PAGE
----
One of the things I believe I have been blessed with is great insight. That’s not merely a grandiose observation. People keep telling me this. Maybe if there is a downturn I can finally put it to use. (It’s too late to prevent a downturn, I don’t care how much insight I have). Either that or perhaps I will be killed for the 150,000 kcal on my person.

  10. Pingback: Inflation, Deflation, or Discontinuity? – A question that seems to come up quite often is, "Are we going to have inflation or deflation?" They want to know whether to expect a rise in prices, or a fall in prices, either in general, or in c

  11. Stephen says:

    I think we will have to re-think priorities of life, and even re-think the role of the banking system in our lives. If hyper deflation (or the down escalator is the permanent path we are on), we will need to accept that every debt (consumer, business, or government) is not going to get paid, and eventually we may have to repeal the rule of the creditors taking everything we own to pay the debt or we will be dead. We can change to a sustainable society faster if the rule was repealed, rather than if we keep the rule. In fact, it would be better to use what money we do have to re-work the landscape into a sustainable design and teach people how to live without counting on mass scale marketing by teaching organic farming, survival skills, how to live with reduced power and fuel, etc. We will have to put human race survival as a much higher priority than mass scale marketing, big box retail, economic growth, or the bankers making more money as a national priority. In fact, I predict we will have to give people other than business executives, wall street bankers, and the like at city, county, and state planning tables and at policy decisions.

    Full reserve banking will also have to be implemented as the partial reserve system will not survive a down slope for long. Such banking may have to be under government control or heavy regulation.

    As a taste of things to come, look at Detroit, Greece, Cyprus, and others. They recently defaulted on many debts as they don’t have the money to pay them. Many of the creditors will not get 100 cents on the dollar. In some cases, private money had to be taken out of accounts to bail out the government. As David Walker put it, in the USA we have a 53 trillion dollar financial hole in unfunded obligations. It is inevitable that many other countries will default.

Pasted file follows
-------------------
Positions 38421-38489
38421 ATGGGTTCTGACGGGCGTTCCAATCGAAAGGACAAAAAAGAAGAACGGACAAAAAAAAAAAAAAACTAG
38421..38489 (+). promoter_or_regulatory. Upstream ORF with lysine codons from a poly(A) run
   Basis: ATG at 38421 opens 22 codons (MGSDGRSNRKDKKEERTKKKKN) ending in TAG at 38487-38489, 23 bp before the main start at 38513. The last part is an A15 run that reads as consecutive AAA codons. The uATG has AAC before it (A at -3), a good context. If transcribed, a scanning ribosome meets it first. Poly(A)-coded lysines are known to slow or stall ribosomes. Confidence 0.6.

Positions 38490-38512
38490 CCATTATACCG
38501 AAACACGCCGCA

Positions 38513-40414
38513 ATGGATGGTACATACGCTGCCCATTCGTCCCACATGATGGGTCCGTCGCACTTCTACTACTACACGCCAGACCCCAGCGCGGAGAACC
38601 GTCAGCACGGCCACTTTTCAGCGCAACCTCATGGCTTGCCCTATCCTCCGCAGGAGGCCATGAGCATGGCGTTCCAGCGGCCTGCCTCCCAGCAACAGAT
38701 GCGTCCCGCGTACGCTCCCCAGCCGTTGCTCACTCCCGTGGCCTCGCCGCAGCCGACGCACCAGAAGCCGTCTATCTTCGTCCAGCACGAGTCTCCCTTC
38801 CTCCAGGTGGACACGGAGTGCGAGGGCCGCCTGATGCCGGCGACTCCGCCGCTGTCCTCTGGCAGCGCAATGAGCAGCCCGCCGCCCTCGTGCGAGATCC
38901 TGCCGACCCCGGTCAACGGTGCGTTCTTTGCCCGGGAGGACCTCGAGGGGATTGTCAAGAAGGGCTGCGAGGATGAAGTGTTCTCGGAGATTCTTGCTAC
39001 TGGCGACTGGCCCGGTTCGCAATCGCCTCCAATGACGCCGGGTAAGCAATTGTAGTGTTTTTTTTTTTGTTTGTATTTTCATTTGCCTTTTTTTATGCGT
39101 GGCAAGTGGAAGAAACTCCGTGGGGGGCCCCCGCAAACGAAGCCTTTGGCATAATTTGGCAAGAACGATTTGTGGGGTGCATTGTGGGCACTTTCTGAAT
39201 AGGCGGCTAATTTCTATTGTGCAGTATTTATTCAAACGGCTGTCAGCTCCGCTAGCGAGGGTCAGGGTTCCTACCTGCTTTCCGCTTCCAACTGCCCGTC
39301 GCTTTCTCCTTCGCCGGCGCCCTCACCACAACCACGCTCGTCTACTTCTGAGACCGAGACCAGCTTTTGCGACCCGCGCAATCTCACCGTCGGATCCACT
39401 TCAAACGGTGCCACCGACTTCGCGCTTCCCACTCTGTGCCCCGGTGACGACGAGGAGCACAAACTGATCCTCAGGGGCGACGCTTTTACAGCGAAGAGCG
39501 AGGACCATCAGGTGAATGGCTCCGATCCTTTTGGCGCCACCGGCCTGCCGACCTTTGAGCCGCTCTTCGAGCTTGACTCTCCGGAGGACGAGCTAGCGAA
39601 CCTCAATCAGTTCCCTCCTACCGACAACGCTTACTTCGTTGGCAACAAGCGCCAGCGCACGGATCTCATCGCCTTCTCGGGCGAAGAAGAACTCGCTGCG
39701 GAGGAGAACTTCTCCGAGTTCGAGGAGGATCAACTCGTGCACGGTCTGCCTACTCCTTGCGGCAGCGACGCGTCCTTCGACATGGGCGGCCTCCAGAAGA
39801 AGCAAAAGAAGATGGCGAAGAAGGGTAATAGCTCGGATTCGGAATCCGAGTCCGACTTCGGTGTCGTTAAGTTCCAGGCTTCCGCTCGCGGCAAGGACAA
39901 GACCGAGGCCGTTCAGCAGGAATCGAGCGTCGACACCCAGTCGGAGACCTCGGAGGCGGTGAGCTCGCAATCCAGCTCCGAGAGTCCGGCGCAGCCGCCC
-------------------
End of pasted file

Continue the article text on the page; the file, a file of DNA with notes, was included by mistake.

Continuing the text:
• es330td says:

      “…in the USA we have a 53 trillion dollar financial hole in unfunded obligations.”

      This is not actually true. Congress can and is certain to reduce these obligations by a simple vote at will. SS/Medicare/Medicaid are not part of the Constitution and the US Government owes exactly zero dollars to anyone who has already paid Social Security/FICA taxes. Should Congress choose to halve SS payments tomorrow the only recourse is the ballot box.

      • We have let people think that the economy can grow in such a way that the economy will allow most people to retire, and to have health care paid for and a basic safety net of benefits. Congress could in theory take these benefits away, but they would be very unpopular if they did. In fact, they would be voted out or thrown out, if people knew how bad it was. In some ways it is not all that different if the government actually issues bonds for the purpose, or convinces people that the benefits will be there so they can plan around them. They are just as gone, if they cannot be funded, regardless.

        • Agent22276 says:

          I would add that the imputed compounding interest to the $54 trillion in total US credit market debt owed to term is now an equivalent of 100% of US GDP.

          Moreover, bank assets, including the Fed’s balance sheet (the largest Fed member banks own the Fed and technically the Fed’s assets), are also an equivalent of 100% of GDP and 100% of US equity market capitalization.

          Effectively, the largest Fed member banks, i.e., TBTE banks, have a 100% equivalent claim on all US value-added (un)economic output in perpetuity.

          Also, the cumulative revenues of the Fortune 25-100 firms are 40-75% equivalent of US GDP, with the Fortune 300 having revenues of 100% of GDP and revenues flat to falling. Since the 1990s, a growing share of economic exchange is occurring between the firms of the Fortune 25-300 and the US gov’t, even as the Fortune 300 employ fewer than 13% of all US workers. I expect this trend to continue indefinitely, with the acceleration of automation of labor in the services sector eliminating employment, income, and purchasing power at increasing rate and scale worldwide.